I was just sitting here thinking, hey, it’s been awhile since I’ve shared some basic can’t miss barbeque tips to help you nail it next time you’re cooking outside – grilling or barbeque. And what better time to share than right before your Labor Day BBQ! Some of these might be no-brainers to you, some you may never have heard before. Whether you’re a novice, a backyard king, or competitive champion – it’s always good to review some basic strategies:
1. Start with a great, balanced dry rub.
When it comes to BBQ, it’s not ALL about the rub…but it’s close. You need to find some rubs that you enjoy. In my opinion, you should be able to eat a spoonful of it and love it. If you can’t, then find a different one. If you can’t find your perfect rub – make it. Take the components of the rubs you like, do some research, and start making your own for your own taste preferences. It’s fun!
2. Pick a style and stick to it.
I like juicy BBQ, so I wrap. I also like a bit of sauce, so I glaze. I like a bit of heat, but a bit of sweet, and my final products reflect that. Find the style you prefer and go with it. You like the Memphis dry rub style? KC slathered? Texas heat? Carolina vinegar? Try them, decide, and go with it. You and your guests will enjoy it because you enjoy making it.
3. Don’t sauce too early!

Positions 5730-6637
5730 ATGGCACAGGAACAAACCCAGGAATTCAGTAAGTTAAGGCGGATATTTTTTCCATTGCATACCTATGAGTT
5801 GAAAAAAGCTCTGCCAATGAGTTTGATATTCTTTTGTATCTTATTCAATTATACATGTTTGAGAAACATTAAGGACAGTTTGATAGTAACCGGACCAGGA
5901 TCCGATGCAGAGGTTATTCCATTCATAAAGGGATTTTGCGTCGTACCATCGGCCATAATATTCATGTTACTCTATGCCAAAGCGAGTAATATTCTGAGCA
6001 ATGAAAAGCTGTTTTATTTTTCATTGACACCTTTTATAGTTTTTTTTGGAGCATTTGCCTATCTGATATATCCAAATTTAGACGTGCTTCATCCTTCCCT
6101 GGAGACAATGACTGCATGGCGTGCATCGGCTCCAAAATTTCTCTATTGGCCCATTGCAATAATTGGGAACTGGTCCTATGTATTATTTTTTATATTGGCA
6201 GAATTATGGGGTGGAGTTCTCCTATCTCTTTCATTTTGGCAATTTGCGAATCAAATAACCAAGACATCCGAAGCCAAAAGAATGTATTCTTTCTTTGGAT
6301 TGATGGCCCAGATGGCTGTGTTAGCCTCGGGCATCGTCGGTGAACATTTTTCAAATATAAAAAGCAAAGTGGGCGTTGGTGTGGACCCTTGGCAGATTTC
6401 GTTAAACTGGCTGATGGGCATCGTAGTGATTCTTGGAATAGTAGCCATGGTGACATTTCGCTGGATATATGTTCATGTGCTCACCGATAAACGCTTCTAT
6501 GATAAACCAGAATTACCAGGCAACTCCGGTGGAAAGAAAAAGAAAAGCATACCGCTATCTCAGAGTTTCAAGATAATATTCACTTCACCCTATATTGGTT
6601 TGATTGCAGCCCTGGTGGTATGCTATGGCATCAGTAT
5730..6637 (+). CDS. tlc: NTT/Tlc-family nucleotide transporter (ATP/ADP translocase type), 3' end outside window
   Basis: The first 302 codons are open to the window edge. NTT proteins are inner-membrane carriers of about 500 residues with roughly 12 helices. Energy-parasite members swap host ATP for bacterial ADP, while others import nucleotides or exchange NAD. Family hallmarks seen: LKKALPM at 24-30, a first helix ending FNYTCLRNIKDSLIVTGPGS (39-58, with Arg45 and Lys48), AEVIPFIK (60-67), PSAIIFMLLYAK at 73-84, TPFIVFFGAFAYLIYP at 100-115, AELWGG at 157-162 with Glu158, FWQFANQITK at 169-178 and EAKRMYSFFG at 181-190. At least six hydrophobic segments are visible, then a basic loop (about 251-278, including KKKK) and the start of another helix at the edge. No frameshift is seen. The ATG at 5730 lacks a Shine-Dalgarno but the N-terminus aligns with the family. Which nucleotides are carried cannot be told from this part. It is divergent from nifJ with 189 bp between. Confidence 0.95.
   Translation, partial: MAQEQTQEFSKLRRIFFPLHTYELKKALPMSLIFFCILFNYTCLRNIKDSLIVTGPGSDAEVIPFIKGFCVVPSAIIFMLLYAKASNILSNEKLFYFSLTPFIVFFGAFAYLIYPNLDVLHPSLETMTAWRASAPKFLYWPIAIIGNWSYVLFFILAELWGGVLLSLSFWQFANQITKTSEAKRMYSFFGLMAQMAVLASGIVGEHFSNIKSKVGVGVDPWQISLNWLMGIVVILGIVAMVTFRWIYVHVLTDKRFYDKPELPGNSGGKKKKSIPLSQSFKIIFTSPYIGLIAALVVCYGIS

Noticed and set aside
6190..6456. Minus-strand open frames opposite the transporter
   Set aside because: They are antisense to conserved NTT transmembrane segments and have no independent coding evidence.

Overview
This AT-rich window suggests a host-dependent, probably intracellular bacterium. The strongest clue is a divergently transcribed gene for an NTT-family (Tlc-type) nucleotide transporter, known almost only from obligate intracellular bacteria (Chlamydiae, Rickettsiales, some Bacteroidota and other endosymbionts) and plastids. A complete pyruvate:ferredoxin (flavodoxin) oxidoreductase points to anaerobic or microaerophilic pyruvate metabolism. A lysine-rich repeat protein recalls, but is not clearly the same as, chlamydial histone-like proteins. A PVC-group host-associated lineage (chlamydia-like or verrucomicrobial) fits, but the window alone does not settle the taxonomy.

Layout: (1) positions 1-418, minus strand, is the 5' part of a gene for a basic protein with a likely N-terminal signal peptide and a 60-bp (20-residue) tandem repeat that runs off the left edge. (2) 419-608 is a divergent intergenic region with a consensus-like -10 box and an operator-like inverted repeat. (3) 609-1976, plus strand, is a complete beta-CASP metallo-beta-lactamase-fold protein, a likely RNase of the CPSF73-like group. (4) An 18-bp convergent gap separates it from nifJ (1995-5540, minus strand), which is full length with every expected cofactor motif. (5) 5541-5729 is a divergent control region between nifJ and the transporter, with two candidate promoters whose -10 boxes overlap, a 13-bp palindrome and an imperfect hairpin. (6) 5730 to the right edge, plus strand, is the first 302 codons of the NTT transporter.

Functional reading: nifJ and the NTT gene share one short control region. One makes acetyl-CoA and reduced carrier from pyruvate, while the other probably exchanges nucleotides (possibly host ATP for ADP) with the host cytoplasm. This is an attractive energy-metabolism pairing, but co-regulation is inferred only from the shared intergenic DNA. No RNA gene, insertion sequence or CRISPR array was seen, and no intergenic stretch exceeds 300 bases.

It’s for sure one of the biggest mistakes in BBQ. Don’t leave your sauce cooking on the meat for an hour. All that will do is harden and blacken the sauce for a not-so-pretty final product. I usually don’t let my sauce sit on the meat for more than about 15-30 minutes. Sometimes only 5 minutes. Same rule applies for grilling – don’t be the guy that sauces/flips, sauces/flips, repeat 10 times. It’s too much. And it burns. Stop it already.
4. Internal temperature is key.
No, it’s not cheating. No, it’s not novice. Whether you’re grilling or slow smoking, getting the internal temperature right is critical to your final product. Even if it’s just a pork chop – stick a digital thermometer in there (Thermapen is the best), and make sure it’s perfect. Nobody can get every meat to the perfect temperature every time just by feel.
5. Match the flavors of your rub & sauce.
Don’t use a chicken rub on pork. Match up the flavors you like with each step of your process and make sure they compliment each other. My rubs and sauces have very similar ingredients. Take a look at my Rib Recipe. The rub and glaze…just make sense. Look at my all purpose rub and bbq sauce. They go together well. So when you’re cooking using several steps – rub – wrap – sauce – make sure it makes sense and the flavors compliment the final product.